If you have a smartphone, you have probably purchased a phone case to protect it. Did you get a black one? A blue one? Or maybe you chose a zebra print or a case with your favorite baseball team’s mascot or a custom case with a picture of your dog. Nowadays, shopping for something simple comes with a seemingly endless number of options. And many people like it that way.
The ability to express your interests and preferences is now expected by most consumers and this trend has already crossed into the world of nonprofit fundraising. We see this not only in personal fundraising pages but in donations made in memoriam of a loved one, in the costumes worn in charity races, and even in giving the donors a choice of which of an organization’s programs to support.
What is less clear is whether this self-expression is beneficial to nonprofit fundraisers. Wouldn’t it present a more unified message if fundraisers and donors used the same pages and materials? To get to the bottom of this, we will inspect where this desire for self-expression comes from and how it might affect a fundraiser’s relationship with the cause.
Western Societies Value the Individual
Let’s begin by pointing out how important self-expression is in western societies, particularly in the United States. After all, the very first amendment in the Bill of Rights protects Americans’ freedom of speech and expression. And in individualistic societies, choices are often seen as an expression of who the chooser is.
People make choices, in part, to present themselves in a certain light. In individualistic societies, uniqueness is a desirable trait that impacts our choices. Research and daily experience show us that when people are asked to make a choice, they often choose differently from their peers. For example, have you ever been out to dinner with a group of friends and when it comes time to order, someone changes their mind just so that they are not getting the same dish as someone else? Even though Denise wanted the pasta, she ordered the chicken so that she and Brenda don’t end up with the same thing. This pursuit of uniqueness can actually lead to making less satisfying choices.
“I Tweet, Therefore I Am”
While social media is a place where people express their interests and personality, some sociologists say it is also a way that people form their idea of self. In an essay on the sociology at play on Twitter, Dhiraj Murthy explains,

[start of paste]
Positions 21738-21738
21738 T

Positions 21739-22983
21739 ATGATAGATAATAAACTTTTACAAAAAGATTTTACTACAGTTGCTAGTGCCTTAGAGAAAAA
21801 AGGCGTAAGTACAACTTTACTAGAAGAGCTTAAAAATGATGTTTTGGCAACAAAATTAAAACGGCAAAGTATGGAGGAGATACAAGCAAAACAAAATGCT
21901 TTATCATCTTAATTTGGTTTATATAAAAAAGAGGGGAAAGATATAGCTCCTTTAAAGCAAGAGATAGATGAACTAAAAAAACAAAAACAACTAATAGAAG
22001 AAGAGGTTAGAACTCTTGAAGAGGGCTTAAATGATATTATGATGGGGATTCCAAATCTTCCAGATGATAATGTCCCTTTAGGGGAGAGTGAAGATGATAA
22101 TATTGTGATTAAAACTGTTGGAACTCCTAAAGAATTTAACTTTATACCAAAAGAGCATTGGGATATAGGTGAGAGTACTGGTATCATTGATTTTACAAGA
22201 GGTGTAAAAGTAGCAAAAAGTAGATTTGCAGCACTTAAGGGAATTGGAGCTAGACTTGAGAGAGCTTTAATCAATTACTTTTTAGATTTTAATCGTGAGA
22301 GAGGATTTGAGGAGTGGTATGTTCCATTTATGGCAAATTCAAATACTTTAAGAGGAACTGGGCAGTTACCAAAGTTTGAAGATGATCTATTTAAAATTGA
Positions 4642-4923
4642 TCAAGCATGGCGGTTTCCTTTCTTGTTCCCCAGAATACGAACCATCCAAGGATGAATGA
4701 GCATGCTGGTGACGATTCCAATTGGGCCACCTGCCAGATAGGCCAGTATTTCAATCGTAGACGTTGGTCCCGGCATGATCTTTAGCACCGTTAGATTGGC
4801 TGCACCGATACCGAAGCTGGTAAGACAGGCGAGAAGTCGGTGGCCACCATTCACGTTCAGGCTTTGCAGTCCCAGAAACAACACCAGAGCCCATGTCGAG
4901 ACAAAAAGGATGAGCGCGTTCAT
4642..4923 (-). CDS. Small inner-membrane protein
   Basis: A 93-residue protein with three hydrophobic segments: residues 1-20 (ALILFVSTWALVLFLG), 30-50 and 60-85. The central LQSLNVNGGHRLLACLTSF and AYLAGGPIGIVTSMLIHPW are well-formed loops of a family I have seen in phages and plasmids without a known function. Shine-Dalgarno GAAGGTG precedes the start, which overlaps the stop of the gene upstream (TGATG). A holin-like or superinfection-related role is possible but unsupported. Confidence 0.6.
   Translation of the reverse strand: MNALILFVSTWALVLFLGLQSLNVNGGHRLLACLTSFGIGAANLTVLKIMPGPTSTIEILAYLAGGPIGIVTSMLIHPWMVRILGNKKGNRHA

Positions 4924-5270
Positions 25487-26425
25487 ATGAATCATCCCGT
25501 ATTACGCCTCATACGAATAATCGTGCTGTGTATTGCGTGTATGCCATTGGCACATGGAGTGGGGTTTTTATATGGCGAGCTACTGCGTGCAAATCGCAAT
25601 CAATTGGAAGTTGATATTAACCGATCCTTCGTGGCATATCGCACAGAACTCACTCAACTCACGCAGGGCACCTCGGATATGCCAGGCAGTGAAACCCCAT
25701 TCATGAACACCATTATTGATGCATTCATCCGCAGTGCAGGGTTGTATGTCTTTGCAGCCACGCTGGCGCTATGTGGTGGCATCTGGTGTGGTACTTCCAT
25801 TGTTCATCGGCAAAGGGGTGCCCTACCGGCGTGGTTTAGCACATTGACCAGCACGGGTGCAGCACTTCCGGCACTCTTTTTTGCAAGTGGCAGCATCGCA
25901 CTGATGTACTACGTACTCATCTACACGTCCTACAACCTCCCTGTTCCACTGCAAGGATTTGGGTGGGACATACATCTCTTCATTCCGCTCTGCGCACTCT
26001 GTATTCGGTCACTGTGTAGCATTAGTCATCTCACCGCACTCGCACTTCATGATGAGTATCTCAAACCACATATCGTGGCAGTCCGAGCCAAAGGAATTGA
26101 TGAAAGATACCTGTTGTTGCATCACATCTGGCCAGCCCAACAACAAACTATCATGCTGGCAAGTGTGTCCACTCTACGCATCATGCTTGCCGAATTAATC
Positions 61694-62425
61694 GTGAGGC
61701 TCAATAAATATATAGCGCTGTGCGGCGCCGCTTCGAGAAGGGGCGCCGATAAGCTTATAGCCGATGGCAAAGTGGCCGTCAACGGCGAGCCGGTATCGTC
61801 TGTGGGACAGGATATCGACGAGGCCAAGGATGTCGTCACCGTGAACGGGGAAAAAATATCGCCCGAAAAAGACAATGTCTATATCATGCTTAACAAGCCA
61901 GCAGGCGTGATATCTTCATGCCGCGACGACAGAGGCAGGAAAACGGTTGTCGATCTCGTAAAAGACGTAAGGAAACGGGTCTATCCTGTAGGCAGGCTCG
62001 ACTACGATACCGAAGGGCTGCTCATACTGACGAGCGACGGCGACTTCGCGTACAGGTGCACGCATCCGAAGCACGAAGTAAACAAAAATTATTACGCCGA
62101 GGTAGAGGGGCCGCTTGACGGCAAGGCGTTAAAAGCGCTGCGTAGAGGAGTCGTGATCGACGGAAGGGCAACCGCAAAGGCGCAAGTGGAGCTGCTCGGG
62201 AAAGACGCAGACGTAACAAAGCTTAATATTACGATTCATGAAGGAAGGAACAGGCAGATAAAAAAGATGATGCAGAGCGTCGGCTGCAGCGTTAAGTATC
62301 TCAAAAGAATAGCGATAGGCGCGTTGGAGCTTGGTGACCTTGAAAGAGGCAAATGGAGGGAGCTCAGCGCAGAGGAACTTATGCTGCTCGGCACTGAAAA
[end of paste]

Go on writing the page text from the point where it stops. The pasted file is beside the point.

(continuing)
[pullquote3 align=“center”]“For active users of Twitter, posting tweets is part of their identity maintenance … or, as a Cartesian aphorism: I tweet, therefore I am.” [/pullquote3]
So expressing ourselves may actually be part of how we construct our understanding of our selves. And this is where the intersection between self-expression and charitable causes gets very interesting.
Research dating back to the 1970s has supported the idea that “ verbal expression of attitudes makes people believe in those attitudes more.” This can be a valuable tool for nonprofits seeking to engage and empower fundraisers.
After reading about your cause and how your organization is helping, people may agree that it is a worthwhile cause and your programs have a positive impact. But if you ask them to explain why they feel it is a worthy cause and why they care, the act of expressing their opinion or preference may actually intensify their attachment to the cause. Suddenly all those campaigns that ask individuals to explain their connection to a cause seem pretty smart.
Take this awesome example of empowering fundraisers through self-expression from City of Hope. They made a great explainer video encouraging supporters to personalize their fundraising pages and tell their story to garner donations.
Or, take this other great example from The Red Cross, which is allowing Morgan to tell others about why she’s engaged with the organization.
A Sign of Authenticity
As we’ve mentioned in the past , transparency is extremely important for nonprofits to connect with millennial donors, but authenticity may be just as valuable. Not only does a fundraiser’s ability to tell their story and personalize their page empower them, it sends the message to donors that your organization is funded and driven by real, relatable people. They are not being asked to donate by an e-mail or a website, they are being asked by Morgan. Giving fundraisers the chance to represent their connection to the cause shows that you value their experiences and trust them to speak on your behalf.
What If I Don’t Like What They Say?
If you decide to make self-expression part of your nonprofit’s fundraising campaigns, you will still want to have rules and guidelines for fundraisers. While you want them to connect with the cause and appeal to donors, their fundraising page is still tied to your brand. A great way to give some guidance while still honoring fundraisers’ individuality is to offer them several stylistic options to choose from. If your brand uses the colors blue and yellow, allow fundraisers to choose from various templates with one or both colors or give them the option to make a birthday page or a fundraising page to go along with a sporting event.
Even with these standardized options, it is still a good idea to monitor fundraising pages made on your nonprofit’s behalf. Then, if someone posts content you don’t want your brand associated with, you can act swiftly by contacting the poster or removing the page.
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Image Credit: Fort George G. Meade Public Affairs Office